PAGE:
College Dublin. He had taken a pass degree when he might have captured
the highest honours. He had interested people of place in the country
but he never used promptly the interest he excited. A pretty face a
fishing or a shooting expedition a carouse in some secluded tavern were
parts of his daily life.
At the time the story opens he was a figure of note among those who
spent their time in criticizing the government and damning the Irish
Parliament. He even became a friend of some young hare-brained rebels of
the time; yet no one suspected him of anything except irresponsibility.
His record was clean; Dublin Castle was not after him.
When his young friend made the remark about the sessions and assizes
Calhoun was making his way up the rocky hillside to take the homeward
path to his father's place Playmore. With the challenge and the
monstrous good-bye a stone came flying up the hill after him and stopped
almost at his feet. He made no reply however but waved a hand
downhill and in his heart said:
"Well maybe he's right. I'm a damned dangerous fellow there's no doubt
about that. Perhaps I'll kill a rebel some day and then they'll take me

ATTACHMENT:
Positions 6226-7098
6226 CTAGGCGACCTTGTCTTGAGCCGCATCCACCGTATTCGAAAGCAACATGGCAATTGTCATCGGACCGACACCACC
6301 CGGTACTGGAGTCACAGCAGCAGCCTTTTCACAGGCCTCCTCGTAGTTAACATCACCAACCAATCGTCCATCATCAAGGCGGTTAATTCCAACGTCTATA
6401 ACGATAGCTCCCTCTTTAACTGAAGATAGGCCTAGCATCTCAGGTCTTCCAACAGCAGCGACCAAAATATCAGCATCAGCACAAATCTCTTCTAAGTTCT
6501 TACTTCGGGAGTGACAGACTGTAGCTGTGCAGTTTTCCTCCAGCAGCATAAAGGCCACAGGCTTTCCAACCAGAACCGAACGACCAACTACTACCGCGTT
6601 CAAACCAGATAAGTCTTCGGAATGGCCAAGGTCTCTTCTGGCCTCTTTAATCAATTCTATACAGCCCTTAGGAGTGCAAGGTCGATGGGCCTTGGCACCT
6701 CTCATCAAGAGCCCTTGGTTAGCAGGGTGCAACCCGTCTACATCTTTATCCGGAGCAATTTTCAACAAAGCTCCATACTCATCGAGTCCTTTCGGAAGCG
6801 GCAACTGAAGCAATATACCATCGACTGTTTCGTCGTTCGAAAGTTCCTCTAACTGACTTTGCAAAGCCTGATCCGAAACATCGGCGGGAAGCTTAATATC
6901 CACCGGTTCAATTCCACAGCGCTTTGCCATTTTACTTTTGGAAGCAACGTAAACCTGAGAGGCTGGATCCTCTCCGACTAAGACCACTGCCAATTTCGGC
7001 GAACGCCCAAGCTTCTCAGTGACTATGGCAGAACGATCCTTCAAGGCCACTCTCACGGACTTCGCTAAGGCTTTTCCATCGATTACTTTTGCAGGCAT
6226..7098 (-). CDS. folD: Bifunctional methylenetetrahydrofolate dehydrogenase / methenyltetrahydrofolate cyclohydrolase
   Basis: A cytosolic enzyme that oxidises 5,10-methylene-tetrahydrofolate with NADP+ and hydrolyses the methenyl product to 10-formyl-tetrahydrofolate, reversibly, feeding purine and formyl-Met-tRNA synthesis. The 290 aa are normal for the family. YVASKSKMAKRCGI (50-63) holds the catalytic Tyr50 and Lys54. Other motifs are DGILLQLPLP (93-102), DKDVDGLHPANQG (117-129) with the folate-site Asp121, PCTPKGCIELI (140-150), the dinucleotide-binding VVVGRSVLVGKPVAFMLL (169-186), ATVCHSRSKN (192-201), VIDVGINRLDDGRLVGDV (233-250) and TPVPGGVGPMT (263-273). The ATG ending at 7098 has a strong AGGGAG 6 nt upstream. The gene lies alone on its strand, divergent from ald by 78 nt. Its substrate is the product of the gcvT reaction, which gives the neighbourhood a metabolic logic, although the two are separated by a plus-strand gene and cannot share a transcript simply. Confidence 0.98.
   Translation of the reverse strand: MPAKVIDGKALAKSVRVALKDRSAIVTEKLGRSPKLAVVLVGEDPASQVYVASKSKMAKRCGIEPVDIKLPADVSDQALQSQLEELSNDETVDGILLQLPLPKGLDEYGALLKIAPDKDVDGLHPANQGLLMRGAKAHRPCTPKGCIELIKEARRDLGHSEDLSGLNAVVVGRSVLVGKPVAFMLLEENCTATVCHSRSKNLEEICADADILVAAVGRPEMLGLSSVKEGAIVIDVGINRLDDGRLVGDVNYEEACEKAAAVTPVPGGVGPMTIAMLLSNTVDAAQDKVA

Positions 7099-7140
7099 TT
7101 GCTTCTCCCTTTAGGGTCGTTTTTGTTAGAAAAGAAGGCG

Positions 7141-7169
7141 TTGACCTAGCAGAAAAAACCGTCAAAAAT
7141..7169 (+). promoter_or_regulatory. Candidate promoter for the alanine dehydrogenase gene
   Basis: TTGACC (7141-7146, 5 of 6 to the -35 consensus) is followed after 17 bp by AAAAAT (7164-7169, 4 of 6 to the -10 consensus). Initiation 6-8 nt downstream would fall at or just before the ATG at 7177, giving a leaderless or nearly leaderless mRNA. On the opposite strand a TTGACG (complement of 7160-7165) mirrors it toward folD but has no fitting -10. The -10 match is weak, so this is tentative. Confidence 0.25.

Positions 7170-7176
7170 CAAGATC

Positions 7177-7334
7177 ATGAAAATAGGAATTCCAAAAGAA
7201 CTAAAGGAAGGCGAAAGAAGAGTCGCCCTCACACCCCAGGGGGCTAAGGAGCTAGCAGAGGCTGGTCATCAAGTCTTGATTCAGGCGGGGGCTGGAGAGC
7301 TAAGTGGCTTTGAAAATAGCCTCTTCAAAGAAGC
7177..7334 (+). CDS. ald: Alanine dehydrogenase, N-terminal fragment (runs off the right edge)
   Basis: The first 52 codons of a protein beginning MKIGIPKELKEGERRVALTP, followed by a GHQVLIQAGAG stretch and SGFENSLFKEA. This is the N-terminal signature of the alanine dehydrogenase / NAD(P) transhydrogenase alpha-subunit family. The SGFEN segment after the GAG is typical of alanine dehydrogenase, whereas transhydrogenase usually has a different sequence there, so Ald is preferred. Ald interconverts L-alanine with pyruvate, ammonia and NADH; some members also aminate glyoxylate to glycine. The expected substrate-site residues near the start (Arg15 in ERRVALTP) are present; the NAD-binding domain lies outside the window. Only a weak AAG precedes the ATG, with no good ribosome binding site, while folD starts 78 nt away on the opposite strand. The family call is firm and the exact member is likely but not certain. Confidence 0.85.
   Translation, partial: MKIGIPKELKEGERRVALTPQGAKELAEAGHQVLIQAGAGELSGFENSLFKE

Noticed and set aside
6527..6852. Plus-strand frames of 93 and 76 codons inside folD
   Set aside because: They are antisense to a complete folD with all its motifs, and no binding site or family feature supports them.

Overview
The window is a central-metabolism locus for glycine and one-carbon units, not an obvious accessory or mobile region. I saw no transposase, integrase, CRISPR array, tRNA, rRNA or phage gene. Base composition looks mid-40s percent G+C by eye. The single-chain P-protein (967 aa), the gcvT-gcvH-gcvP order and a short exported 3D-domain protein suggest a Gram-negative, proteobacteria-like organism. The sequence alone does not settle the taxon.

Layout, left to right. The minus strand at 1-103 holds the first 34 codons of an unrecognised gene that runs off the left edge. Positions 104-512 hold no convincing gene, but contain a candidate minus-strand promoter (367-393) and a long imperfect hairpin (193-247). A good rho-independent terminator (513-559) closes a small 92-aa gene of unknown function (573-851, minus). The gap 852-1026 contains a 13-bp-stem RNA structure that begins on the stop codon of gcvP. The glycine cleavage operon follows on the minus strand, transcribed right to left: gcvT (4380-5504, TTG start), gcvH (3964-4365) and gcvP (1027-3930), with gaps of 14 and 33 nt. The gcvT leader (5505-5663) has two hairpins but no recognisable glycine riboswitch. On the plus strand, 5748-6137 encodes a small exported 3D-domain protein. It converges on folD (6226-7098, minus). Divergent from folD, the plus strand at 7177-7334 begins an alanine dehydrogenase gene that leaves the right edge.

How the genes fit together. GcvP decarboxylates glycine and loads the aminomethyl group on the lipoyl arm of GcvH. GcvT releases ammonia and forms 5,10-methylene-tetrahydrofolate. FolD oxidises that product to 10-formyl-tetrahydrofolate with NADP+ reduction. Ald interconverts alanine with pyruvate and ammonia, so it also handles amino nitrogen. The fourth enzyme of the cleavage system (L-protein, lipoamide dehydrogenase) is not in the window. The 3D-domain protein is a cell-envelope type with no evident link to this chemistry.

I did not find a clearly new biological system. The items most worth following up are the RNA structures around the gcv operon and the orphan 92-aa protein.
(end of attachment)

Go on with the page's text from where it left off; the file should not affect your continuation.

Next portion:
to the sessions and the assizes. Well well there's many a worse fate
than that so there is."
After a minute he added:
"So there is dear lad so there is. But if I ever kill I'd like it to
be in open fight on the hills like this--like this under the bright sun
in the soft morning with all the moor and valleys still and the larks
singing--the larks singing! Hooray but it's a fine day one of the best
that ever was!"
He laughed and patted his gun gently.
"Not a feather not a bird killed not a shot fired; but the looking was
the thing--stalking the things that never turned up the white heels we
never saw for I'm not killing larks God love you!"
He raised his head looking up into the sky at some larks singing above
him in the heavens.
"Lord love you little dears" he added aloud. "I wish I might die with
your singing in my ears but do you know what makes Ireland what it is?
Look at it now. Years ago just when the cotton-mills and the linen-